Neighbourhood Wars is Apartment613’s yearly battle to determine which Ottawa neighbourhood can claim to be better than all others. The winner gets a year’s supply of glory and bragging rights. Show your support for your favourite Hood Wars contestant by heading down to Urban Craft this weekend to pick up our special hood wars pins.
Hood Wars’ Eastern conference is the first to feature two neighbourhoods that have not yet been battle tested. Last year there was a minor outcry that New Edinburgh did not make the Hood Wars line up, leading me to assume that the Ottawans who live along Beechwood Avenue are particularly bloodthirsty. New Edinburgh faces Sandy Hill, best known as the home hood of the University of Ottawa but containing a host of
secret weapons hidden gems.
Which one will win? You decide. As always read the arguments of the two defenders and then vote at the bottom of the page. The voting will last 24 hours, after which the winner will advance to the semi round next week.
|Defending New Edinburgh – Kaitlin Wainwright is a historian who bakes, runs half-marathons, and is moving to Toronto this month, making her case for New Edinburgh/Beechwood all the more bittersweet.When we moved to our new apartment, which is New Edinburgh adjacent, there was a certain conversation with new neighbours that replayed itself on a daily basis: “You moved here from Westboro? Why would you do that?” I never really established a party line to tow on the matter, but with each conversation my conviction grew stronger that New Edinburgh, Beechwood, and its surrounding communities have a lot to offer the city. The neighbourhood is in many respects a sampling of what Ottawa has become, like one of those postcards that you buy with eight small photos capturing the essence of the city in one go.I’ll start with food in New Edinburgh, since that’s what I know and know quite well. There are some serious Ottawa food institutions in this neighbourhood. Walking my dog along Beechwood in the mornings is enough to induce decision paralysis: The Scone Witch, Bread and Roses, and Bridgehead are all viable breakfast options. In the afternoon, Jacobsons Gourmet Company and 42 Crichton have exactly what I’m looking for – whether it’s sweet or savoury. The choices in the evening are just as good, if not better: Fraser Café, El Meson – home to the best paella in the city – or Farbs Kitchen and Wine Bar are all just a short walk up Beechwood.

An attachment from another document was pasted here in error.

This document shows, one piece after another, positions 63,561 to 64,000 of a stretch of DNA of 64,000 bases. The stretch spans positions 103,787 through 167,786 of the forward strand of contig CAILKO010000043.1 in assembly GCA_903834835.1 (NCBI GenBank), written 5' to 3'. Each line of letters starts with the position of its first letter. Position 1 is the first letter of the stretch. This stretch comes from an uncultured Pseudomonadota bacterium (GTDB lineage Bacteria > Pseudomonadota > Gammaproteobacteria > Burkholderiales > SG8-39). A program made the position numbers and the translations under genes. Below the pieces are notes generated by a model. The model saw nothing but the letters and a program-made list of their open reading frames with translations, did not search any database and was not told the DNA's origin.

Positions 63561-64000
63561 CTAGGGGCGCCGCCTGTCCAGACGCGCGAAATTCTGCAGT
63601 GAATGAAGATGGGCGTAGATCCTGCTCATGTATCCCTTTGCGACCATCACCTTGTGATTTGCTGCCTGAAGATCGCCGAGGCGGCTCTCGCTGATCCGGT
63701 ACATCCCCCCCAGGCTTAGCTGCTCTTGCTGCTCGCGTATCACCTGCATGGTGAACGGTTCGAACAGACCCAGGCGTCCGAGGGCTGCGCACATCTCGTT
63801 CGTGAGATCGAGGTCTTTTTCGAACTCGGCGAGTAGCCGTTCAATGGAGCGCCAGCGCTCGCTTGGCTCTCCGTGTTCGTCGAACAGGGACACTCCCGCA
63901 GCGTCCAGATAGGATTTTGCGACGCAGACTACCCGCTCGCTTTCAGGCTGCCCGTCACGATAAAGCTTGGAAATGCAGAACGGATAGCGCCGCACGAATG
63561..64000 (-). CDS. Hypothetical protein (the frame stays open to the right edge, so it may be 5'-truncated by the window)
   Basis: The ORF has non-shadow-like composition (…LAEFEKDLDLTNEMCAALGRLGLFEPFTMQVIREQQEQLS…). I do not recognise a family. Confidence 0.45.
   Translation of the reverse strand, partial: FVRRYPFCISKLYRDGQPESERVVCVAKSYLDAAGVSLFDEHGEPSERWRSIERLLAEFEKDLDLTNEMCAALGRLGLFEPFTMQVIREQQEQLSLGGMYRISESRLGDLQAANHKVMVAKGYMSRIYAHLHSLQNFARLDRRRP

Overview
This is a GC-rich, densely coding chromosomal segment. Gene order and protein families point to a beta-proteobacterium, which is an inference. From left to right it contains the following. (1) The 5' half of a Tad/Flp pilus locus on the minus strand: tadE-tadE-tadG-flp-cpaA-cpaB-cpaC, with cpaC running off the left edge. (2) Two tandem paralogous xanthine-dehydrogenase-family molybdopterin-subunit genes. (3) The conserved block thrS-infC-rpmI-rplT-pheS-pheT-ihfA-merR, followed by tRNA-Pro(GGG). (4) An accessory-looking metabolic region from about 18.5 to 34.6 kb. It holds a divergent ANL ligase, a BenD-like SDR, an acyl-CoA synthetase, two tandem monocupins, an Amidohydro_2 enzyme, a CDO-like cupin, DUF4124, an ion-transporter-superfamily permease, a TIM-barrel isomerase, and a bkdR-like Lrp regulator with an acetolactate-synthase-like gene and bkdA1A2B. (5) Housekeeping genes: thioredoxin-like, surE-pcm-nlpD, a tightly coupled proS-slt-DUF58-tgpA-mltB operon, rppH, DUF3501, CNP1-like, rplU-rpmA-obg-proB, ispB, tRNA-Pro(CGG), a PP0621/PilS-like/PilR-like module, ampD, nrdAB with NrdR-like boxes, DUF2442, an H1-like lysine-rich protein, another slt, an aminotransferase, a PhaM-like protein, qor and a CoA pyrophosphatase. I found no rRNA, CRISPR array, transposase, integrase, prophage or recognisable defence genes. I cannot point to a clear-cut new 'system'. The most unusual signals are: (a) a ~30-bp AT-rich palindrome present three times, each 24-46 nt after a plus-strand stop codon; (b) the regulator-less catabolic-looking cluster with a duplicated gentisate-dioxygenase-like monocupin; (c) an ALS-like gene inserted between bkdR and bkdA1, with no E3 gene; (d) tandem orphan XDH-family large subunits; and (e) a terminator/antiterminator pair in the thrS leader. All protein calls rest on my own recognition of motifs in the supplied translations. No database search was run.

The other thing that I happen to know a fair bit about is history, and New Edinburgh is home to some pretty interesting buildings and spaces that reflect our city’s changing past. The neighbourhood is home to Canada’s national cemetery and a national historic site. For those of you interested in the dead, or the resting place of past Prime Ministers, Governors General, or those who built out city, it’s a place in which you can spend hours. Technically, the neighbourhood is home to Tommy Douglas—that counts for something, right? It’s also adjacent to Rideau Hall, and whether or not you’re one for pomp and circumstance, you have to admit that it’s a beautiful building, situated on some lovely grounds with breathtaking gardens.
Beechwood and New Edinburgh are also home to some amazing public spaces and festivals. Stanley Park, which plays host to Lumiere Festival in the summer months and a sugar festival in the winter, boasts a huge off-leash dog park, and open trails for biking and running along the Rideau River, as well as tennis courts, and skating rinks. The nearby Crichton Cultural Community Centre is a hub of community services, but brings people in from outside the neighbourhood for events like the Locavore Artisan Food Fair (which you should check out this weekend!)